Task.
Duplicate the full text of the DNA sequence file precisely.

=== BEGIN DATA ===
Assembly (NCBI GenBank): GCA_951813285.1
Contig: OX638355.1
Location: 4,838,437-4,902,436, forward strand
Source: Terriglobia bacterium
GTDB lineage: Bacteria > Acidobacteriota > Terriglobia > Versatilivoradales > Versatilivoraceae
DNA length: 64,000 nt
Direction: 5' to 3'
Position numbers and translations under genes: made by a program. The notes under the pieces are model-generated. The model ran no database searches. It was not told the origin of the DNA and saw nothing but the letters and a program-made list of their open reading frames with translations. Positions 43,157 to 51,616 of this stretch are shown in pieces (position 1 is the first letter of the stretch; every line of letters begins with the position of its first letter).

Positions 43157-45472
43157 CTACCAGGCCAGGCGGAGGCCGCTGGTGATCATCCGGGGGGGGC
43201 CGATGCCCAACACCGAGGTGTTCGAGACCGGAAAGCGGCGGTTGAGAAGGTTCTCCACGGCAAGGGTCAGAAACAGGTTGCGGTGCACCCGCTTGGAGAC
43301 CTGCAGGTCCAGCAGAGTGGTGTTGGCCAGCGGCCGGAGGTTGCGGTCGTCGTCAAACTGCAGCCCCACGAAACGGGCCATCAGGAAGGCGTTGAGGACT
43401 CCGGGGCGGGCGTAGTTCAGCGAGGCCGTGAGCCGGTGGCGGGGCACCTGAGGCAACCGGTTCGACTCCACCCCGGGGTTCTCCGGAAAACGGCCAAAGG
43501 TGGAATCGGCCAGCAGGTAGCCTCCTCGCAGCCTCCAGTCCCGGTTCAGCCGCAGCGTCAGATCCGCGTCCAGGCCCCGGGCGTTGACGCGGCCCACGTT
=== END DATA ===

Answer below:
Assembly (NCBI GenBank): GCA_951813285.1
Contig: OX638355.1
Location: 4,838,437-4,902,436, forward strand
Source: Terriglobia bacterium
GTDB lineage: Bacteria > Acidobacteriota > Terriglobia > Versatilivoradales > Versatilivoraceae
DNA length: 64,000 nt
Direction: 5' to 3'
Position numbers and translations under genes: made by a program. The notes under the pieces are model-generated. The model ran no database searches. It was not told the origin of the DNA and saw nothing but the letters and a program-made list of their open reading frames with translations. Positions 43,157 to 51,616 of this stretch are shown in pieces (position 1 is the first letter of the stretch; every line of letters begins with the position of its first letter).

Positions 43157-45472
43157 CTACCAGGCCAGGCGGAGGCCGCTGGTGATCATCCGGGGGGGGC
43201 CGATGCCCAACACCGAGGTGTTCGAGACCGGAAAGCGGCGGTTGAGAAGGTTCTCCACGGCAAGGGTCAGAAACAGGTTGCGGTGCACCCGCTTGGAGAC
43301 CTGCAGGTCCAGCAGAGTGGTGTTGGCCAGCGGCCGGAGGTTGCGGTCGTCGTCAAACTGCAGCCCCACGAAACGGGCCATCAGGAAGGCGTTGAGGACT
43401 CCGGGGCGGGCGTAGTTCAGCGAGGCCGTGAGCCGGTGGCGGGGCACCTGAGGCAACCGGTTCGACTCCACCCCGGGGTTCTCCGGAAAACGGCCAAAGG
43501 TGGAATCGGCCAGCAGGTAGCCTCCTCGCAGCCTCCAGTCCCGGTTCAGCCGCAGCGTCAGATCCGCGTCCAGGCCCCGGGCGTTGACGCGGCCCACGTT